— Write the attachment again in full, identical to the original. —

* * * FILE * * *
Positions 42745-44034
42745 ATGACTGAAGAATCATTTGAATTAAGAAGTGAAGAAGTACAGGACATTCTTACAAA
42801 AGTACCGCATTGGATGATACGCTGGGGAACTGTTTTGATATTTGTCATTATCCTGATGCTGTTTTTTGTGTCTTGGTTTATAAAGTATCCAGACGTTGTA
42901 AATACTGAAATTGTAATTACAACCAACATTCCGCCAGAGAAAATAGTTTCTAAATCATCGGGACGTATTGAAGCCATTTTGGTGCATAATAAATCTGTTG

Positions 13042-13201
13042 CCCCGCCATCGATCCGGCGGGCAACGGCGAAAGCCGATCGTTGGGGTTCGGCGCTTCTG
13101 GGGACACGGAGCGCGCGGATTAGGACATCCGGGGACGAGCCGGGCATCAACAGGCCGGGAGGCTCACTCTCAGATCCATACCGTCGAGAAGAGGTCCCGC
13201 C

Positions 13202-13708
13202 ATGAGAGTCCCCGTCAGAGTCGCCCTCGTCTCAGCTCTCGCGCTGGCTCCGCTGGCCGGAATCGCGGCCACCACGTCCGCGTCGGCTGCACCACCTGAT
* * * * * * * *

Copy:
Positions 42745-44034
42745 ATGACTGAAGAATCATTTGAATTAAGAAGTGAAGAAGTACAGGACATTCTTACAAA
42801 AGTACCGCATTGGATGATACGCTGGGGAACTGTTTTGATATTTGTCATTATCCTGATGCTGTTTTTTGTGTCTTGGTTTATAAAGTATCCAGACGTTGTA
42901 AATACTGAAATTGTAATTACAACCAACATTCCGCCAGAGAAAATAGTTTCTAAATCATCGGGACGTATTGAAGCCATTTTGGTGCATAATAAATCTGTTG

Positions 13042-13201
13042 CCCCGCCATCGATCCGGCGGGCAACGGCGAAAGCCGATCGTTGGGGTTCGGCGCTTCTG
13101 GGGACACGGAGCGCGCGGATTAGGACATCCGGGGACGAGCCGGGCATCAACAGGCCGGGAGGCTCACTCTCAGATCCATACCGTCGAGAAGAGGTCCCGC
13201 C

Positions 13202-13708
13202 ATGAGAGTCCCCGTCAGAGTCGCCCTCGTCTCAGCTCTCGCGCTGGCTCCGCTGGCCGGAATCGCGGCCACCACGTCCGCGTCGGCTGCACCACCTGAT